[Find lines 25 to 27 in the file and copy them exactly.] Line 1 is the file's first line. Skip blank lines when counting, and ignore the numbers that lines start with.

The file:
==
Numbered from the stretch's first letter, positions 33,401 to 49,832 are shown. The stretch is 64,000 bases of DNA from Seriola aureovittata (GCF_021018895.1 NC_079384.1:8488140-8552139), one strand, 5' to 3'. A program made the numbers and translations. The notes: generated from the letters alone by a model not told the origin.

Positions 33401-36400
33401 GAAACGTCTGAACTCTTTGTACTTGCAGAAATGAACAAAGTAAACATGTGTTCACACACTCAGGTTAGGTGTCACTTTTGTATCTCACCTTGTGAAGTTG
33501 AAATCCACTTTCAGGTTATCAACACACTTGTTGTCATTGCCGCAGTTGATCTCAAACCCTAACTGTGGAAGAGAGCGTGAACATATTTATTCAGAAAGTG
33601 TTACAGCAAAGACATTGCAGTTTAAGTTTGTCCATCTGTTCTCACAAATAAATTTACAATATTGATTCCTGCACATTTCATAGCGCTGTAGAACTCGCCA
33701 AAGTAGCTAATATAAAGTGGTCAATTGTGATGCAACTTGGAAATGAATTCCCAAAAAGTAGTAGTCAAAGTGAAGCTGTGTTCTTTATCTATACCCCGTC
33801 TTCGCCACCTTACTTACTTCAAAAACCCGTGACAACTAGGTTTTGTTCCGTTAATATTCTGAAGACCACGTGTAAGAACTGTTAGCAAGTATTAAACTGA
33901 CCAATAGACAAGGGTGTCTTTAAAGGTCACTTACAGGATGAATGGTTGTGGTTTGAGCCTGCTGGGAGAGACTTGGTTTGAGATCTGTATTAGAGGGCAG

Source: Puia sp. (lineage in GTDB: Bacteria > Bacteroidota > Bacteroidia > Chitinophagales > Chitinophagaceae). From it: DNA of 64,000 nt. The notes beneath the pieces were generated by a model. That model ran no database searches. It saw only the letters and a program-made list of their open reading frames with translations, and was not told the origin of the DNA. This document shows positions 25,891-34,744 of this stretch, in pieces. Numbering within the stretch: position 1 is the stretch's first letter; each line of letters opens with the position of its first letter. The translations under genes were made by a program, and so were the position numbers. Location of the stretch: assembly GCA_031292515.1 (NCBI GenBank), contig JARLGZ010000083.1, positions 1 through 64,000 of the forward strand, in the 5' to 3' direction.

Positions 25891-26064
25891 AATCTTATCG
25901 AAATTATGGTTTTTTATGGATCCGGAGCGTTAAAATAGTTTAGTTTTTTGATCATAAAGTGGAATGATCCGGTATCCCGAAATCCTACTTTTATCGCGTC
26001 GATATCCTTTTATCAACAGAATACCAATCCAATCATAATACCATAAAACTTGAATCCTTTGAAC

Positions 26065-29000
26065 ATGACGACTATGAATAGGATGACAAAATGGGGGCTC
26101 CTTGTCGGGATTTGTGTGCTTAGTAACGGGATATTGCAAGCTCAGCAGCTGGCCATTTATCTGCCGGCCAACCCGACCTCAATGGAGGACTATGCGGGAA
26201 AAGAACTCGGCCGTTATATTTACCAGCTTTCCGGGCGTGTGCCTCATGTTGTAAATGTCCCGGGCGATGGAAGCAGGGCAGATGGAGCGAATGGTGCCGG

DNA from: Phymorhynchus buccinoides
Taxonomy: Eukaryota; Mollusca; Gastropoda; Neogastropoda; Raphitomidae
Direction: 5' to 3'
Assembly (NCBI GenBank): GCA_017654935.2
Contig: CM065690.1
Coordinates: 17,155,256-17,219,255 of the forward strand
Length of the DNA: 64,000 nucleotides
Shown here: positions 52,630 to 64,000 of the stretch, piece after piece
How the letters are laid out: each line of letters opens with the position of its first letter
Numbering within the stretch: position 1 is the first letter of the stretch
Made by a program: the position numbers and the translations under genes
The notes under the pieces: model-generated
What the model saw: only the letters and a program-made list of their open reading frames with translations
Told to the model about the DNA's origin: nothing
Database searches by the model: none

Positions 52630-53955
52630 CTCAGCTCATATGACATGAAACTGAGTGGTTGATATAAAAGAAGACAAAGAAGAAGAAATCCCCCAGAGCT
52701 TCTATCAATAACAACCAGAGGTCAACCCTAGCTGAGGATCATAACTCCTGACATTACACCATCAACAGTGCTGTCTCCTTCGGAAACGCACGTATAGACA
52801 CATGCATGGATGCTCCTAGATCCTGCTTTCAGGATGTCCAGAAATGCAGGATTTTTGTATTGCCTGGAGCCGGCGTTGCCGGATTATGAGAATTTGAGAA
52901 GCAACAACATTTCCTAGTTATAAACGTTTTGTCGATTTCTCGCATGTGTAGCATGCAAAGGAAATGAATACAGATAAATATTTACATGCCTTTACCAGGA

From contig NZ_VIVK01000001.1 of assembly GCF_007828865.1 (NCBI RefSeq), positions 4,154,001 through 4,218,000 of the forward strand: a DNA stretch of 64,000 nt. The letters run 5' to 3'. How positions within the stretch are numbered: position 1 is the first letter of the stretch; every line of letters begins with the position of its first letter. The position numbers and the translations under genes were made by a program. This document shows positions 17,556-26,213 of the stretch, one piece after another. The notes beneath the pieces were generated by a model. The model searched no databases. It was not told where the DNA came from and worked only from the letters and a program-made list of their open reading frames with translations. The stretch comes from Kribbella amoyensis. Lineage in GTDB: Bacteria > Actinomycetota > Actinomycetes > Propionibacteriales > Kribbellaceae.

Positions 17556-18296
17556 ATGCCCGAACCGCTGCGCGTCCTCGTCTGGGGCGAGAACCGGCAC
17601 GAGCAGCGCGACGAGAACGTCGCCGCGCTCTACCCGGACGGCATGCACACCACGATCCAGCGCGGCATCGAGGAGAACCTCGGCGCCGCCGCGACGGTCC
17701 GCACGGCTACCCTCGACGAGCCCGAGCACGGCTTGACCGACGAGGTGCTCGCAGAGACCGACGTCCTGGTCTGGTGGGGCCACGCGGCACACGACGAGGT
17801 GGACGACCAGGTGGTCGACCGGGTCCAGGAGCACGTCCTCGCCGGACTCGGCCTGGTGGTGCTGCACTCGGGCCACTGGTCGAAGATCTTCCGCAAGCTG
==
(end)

Shown here: positions 52,630 to 64,000 of the stretch, piece after piece
How the letters are laid out: each line of letters opens with the position of its first letter
Numbering within the stretch: position 1 is the first letter of the stretch